It was the worst of times for Marion Jones. Seeded third thanks to a May 2004 clocking of 11.04 (her best this year is 11.28), she came out on the track for the third heat of the women’s 100 metres wearing black ski-style sweat pants and a bright red, long-sleeved pullover blouse. She took one practice start, running hard and smoothly for about 40 metres, walked back and forth in her lane a couple of times, and then walked off the track, citing a hip injury.

Later her agent, Charlie Wells, told reporters that she was withdrawing from the 200 as well.

Her companion and friend, Tim Montgomery, had earlier told officials that he was withdrawing from the men’s 100m heats, but they offered plenty of drama anyway.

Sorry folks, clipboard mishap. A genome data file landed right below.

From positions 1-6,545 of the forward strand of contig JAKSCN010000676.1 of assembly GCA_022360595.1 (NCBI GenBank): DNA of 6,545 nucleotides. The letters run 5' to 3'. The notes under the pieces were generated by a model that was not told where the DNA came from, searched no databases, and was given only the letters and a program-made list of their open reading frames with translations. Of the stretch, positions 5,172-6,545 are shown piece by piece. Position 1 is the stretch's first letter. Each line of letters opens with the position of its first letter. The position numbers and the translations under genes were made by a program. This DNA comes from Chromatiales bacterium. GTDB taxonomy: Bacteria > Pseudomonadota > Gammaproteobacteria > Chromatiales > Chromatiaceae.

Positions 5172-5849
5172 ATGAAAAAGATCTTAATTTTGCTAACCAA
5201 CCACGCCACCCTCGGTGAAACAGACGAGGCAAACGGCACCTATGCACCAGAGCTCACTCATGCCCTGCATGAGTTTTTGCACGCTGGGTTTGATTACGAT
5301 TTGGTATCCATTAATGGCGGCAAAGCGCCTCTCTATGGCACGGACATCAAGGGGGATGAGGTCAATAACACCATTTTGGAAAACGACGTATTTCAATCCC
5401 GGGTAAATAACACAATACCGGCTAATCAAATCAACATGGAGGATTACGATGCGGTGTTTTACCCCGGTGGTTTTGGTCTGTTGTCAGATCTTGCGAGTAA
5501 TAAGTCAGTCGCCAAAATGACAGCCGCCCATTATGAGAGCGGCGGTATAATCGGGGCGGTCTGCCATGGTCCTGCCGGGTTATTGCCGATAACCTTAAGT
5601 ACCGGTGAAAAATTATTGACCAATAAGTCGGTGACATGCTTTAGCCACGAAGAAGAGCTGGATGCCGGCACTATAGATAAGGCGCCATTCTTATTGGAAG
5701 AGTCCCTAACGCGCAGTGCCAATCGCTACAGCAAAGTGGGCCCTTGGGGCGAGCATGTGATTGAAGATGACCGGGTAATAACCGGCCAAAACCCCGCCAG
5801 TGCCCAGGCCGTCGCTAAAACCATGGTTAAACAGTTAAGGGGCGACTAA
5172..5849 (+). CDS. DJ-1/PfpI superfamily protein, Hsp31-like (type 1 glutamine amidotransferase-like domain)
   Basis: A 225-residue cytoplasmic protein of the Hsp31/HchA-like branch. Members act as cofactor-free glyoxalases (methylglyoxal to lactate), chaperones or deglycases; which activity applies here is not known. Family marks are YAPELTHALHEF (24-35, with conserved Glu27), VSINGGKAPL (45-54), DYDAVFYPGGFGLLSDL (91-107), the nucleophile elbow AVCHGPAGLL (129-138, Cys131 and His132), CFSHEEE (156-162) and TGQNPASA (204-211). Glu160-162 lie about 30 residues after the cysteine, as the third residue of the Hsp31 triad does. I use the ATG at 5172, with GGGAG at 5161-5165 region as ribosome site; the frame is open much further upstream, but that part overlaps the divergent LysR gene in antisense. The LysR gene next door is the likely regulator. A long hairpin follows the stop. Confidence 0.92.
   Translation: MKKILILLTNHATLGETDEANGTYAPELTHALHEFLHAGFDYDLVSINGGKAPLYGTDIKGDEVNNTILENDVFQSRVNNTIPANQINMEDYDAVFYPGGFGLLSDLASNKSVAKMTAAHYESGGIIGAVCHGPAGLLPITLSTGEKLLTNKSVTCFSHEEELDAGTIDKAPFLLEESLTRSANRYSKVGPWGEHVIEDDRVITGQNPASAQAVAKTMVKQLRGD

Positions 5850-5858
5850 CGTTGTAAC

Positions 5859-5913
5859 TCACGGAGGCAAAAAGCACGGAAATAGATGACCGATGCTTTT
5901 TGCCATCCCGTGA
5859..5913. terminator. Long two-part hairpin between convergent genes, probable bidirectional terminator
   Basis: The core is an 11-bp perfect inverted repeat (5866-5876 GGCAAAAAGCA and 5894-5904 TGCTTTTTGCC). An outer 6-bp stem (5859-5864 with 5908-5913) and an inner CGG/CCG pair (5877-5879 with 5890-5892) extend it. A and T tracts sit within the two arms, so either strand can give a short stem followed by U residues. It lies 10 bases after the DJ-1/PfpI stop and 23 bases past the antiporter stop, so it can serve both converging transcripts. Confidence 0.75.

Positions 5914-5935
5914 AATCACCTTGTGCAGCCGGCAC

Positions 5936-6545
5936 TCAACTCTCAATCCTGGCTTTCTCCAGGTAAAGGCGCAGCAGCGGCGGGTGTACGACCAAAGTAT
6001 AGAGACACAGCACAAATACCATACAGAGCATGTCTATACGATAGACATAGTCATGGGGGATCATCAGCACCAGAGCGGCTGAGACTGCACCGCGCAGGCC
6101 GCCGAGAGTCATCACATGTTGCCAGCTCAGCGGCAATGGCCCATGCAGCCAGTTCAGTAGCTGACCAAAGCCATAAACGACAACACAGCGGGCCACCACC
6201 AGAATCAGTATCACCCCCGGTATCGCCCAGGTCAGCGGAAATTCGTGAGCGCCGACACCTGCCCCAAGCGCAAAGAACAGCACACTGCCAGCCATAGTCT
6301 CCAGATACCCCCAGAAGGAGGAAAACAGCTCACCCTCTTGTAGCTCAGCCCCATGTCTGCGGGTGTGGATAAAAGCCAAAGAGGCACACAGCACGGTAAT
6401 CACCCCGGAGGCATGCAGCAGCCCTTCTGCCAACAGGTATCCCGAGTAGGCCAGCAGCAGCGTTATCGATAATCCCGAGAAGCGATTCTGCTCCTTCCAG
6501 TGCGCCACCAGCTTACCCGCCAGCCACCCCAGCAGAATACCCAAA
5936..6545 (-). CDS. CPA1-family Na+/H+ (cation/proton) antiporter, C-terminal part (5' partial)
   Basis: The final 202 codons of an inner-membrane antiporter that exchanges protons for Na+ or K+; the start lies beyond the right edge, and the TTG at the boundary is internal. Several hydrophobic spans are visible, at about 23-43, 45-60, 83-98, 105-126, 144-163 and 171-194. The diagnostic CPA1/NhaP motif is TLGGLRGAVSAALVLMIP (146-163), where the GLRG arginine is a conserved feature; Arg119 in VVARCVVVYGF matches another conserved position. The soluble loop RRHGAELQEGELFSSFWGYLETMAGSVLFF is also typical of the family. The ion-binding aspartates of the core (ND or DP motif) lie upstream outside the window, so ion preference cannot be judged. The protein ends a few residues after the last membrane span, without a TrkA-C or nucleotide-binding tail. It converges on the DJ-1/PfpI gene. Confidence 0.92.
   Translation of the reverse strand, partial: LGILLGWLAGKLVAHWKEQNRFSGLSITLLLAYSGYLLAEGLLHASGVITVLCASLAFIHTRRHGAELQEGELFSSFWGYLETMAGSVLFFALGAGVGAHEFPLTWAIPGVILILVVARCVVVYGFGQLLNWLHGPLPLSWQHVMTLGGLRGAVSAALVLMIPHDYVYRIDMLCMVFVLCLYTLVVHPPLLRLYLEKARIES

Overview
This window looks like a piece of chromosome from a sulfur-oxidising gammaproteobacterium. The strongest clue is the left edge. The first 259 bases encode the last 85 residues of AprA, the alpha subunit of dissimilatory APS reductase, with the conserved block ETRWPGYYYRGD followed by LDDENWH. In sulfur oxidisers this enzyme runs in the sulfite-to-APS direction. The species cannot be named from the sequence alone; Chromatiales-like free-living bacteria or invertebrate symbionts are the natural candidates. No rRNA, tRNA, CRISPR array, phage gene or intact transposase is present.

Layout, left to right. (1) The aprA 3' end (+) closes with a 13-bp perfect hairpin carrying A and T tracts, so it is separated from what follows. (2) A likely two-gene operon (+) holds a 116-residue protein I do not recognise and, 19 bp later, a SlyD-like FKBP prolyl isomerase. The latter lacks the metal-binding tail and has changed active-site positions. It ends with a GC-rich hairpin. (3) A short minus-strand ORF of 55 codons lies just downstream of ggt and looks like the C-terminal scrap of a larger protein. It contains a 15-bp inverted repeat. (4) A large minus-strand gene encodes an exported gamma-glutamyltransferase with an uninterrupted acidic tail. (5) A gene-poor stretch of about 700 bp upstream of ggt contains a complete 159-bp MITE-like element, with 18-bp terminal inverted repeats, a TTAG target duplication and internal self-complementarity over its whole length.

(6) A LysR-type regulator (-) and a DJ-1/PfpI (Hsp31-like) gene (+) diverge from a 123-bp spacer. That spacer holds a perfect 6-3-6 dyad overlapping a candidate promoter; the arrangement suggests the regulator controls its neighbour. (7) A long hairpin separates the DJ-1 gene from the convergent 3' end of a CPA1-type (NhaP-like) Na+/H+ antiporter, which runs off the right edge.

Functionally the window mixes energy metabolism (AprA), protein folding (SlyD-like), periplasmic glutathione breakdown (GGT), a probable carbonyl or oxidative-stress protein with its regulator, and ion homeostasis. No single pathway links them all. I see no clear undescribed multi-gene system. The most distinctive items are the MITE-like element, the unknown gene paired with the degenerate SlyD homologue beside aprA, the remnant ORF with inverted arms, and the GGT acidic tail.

Gatlin is out and then in – men’s 100m

In the first heat, Mark Jelks false started once. On the second start, the recall gun was again firedŠand after a long moment, it was announced that Justin Gatlin had been DQ’d. A large collective sigh - as if a soufflé were collapsing - came from the crowd as 10,000 people realized that the Olympic 100m champion was not going to run in the World Championship 100 metres.

Gatlin said, "I reacted to another athlete in the field, and I guess that wasn’t called and I was off with the first athlete that left the blocks. So I reacted to somebody else and that’s all I can really say.”

“I’m protesting it, and if it comes out my way, hopefully people (will) understand if it doesn’t, then I’ll go on and cross my fingers for the 200 metres.”